Release Date: 25th March 2014
Label: Cherry Red Records
Curved Air, the British Prog Rock band, came into being in 1970, formed from musicians from mixed artistic backgrounds which included classical, folk and electronic. Recently I reviewed Airwaves (Live at the BBC) by the band, which was an album of live recordings made between 1970 and 1976, but what is on the table for review now, is a new studio album, North Star. The first Curved Air studio album was released in 1970, Air Conditioning, and was one of the first “picture disc” releases and North Star is the 7th studio album, released 38 years after Airborne, album number 6 from 1976.
Curved Air at present is a 6 piece band comprising Sonja Kristina Linwood (vocals), Florian Pilkington-Miksa (drums), Kirby Gregory (guitars), Chris Harris (bass), Robert Norton (keyboards) and Paul Sax (violin). Sonja and Florian were original members back in 1970, Chris joined in 2008, Robert and Paul in 2009 and Kirby, who was briefly a member in 72/73, joined again in 2012.
North Star is a 14 track album which has a total running time of around 75 minutes. The penultimate track, “Young Mother” is the longest on the album, running on to 6:45 minutes, with the opening track, “Stay Human” the shortest at 3:50 minutes. The album comprises 7 new tracks, 3 from earlier Curved Air albums (1 from Air Conditioning in 1970 and 2 from Second Album from 1971), 1 track from a 1980 solo release by Sonja and 3 cover versions of songs by The Police, Snow Patrol and The Beatles.
The opening track on North Star, “Stay Human” (3:50) is an excellent introduction to the album. Chunky guitar, drums and electric violin followed by the characteristic voice of Sonja Kristina, make the track sound like vintage 70’s Curved Air. The track motors along perfectly dovetailing the old and new style of Curved Air and crams much more into under 4 minutes than would seem possible.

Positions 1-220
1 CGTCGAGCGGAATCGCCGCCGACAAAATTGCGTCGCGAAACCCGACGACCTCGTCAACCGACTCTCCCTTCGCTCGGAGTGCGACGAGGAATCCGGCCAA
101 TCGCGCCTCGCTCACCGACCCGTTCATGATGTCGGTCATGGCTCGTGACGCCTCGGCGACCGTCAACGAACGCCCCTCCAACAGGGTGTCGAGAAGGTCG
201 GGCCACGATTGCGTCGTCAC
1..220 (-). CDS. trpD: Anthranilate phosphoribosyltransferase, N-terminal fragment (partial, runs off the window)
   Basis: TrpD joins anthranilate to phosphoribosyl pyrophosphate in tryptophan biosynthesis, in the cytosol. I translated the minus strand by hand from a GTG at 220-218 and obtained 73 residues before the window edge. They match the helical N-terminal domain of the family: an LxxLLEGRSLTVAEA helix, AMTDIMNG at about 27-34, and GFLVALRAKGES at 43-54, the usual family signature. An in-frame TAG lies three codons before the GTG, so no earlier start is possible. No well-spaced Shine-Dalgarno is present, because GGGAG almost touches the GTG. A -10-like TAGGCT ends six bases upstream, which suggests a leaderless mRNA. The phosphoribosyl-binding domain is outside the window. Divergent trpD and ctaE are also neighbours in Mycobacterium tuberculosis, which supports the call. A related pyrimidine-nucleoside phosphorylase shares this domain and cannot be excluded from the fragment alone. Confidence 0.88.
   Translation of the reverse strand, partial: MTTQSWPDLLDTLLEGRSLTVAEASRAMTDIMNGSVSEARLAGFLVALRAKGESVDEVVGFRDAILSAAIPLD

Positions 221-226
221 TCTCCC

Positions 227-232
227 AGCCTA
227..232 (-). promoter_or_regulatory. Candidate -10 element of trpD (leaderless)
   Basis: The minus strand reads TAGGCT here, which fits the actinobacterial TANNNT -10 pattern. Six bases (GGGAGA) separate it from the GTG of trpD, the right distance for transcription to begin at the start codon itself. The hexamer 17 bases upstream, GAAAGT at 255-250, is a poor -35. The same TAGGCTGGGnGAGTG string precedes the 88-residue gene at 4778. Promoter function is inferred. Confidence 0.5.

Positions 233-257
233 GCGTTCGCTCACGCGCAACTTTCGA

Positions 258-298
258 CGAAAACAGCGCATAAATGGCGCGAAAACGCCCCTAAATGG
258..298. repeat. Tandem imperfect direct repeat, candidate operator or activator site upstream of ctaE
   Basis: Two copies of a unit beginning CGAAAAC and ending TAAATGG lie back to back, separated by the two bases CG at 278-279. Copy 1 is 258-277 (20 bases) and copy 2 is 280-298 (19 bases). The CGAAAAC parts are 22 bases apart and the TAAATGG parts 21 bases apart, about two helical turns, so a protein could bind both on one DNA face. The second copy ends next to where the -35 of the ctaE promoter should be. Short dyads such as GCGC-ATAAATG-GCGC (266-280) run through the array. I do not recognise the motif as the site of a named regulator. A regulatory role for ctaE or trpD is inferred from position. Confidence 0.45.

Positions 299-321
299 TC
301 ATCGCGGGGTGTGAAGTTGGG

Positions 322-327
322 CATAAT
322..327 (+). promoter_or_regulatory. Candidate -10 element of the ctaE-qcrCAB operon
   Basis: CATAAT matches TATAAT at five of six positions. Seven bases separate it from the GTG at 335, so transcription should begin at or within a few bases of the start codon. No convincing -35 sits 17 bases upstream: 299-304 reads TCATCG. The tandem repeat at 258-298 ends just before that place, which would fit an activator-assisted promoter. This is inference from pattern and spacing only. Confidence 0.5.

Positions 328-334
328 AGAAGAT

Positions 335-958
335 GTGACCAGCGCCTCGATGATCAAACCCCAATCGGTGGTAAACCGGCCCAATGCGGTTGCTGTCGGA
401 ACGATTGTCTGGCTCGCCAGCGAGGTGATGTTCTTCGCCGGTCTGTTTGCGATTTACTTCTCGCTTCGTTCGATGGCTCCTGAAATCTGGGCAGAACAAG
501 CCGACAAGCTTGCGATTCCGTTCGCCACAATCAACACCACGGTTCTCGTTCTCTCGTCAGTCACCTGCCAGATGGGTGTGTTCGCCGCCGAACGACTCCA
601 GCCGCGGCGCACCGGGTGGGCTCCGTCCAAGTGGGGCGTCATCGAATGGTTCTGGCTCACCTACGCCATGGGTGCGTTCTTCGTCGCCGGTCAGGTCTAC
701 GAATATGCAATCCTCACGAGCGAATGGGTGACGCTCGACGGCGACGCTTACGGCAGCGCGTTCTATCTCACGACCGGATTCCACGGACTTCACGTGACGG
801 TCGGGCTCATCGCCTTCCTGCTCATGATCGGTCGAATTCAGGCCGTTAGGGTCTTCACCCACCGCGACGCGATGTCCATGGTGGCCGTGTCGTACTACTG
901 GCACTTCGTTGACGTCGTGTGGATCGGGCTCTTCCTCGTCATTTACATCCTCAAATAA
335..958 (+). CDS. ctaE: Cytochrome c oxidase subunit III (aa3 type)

“Time Games” (6:24) is highlighted by a solid rhythm unit, great guitar and that soaring violin. Sonja’s voice floats above the music and there is an excellent section of interplay involving the guitar and violin. “Puppets” (5:20) follows and dates back to 1971, but due to the skill of the musicians involved, it doesn’t have the feel of an old song. Track 4, “Images and Signs” (4:39) is more of a slow burner with the guitar and violin again to the fore. “Interplay” (5:41) has a standout guitar section courtesy of Kirby Gregory which is superb and also has stunning violin and piano work.
The next track is an instrumental, “Spider” (4:39) which “reeks” of 70’s style allowing bass, guitar, violin and keyboards to dovetail superbly. “Magnetism” (6:32) is another differently styled track with a fairly standard drum/bass foundation, but with a more “whispered” double tracked vocal, leading into a short violin passage which then repeats. The time change around 2:45 minutes pits the keyboards against the violin, with the keyboard passages superb and again the opportunity arises for Kirby to show his mastery of the guitar in a longish passage.
“Colder than a Rose in Snow” (4:26) is a melancholic, emotive song from a Sonja Kristina solo album, followed by “Old Time News” (5:08) which is an up-tempo track featuring those chunky guitar passages and stunning violin sections. “Situations” (6:14) and “Young Mother” (6:45) are re-workings from earlier Curved Air albums, but both straddle the decades with ease. None of the “old” material on the album sounds dated and fits in seamlessly with the “new” tracks.
The only thing about this album I am unsure of is the need to have the three cover versions included. “Spirits in the Material World” (4:58), “Chasing Cars” (4:54) and “Across the Universe” (4:20) are all very competently performed, but I don’t feel that they add anything to the album. They are presented in a very different style to the rest of the album.
North Star is a superb new album from Curved Air with the new material and the selected oldies highlighting the classic Curved Air sound, a sound that has been missing for too long a time. North Star is certainly a hugely satisfying listen, with little hooks throughout, meaning that you latch onto tracks, even on only one hearing. Both stickers are adorning this release, “One to Buy” and “The Experience will last forever” and my advice is simply to go out and purchase it, swiftly.
Key Tracks: Stay Human, Puppets, Images and Signs
Jim “The Ancient One” Lawson-Sr. Reviewer Prog Rock Music Talk
July 20, 2014
Review Provided By Prog Rock Music Talk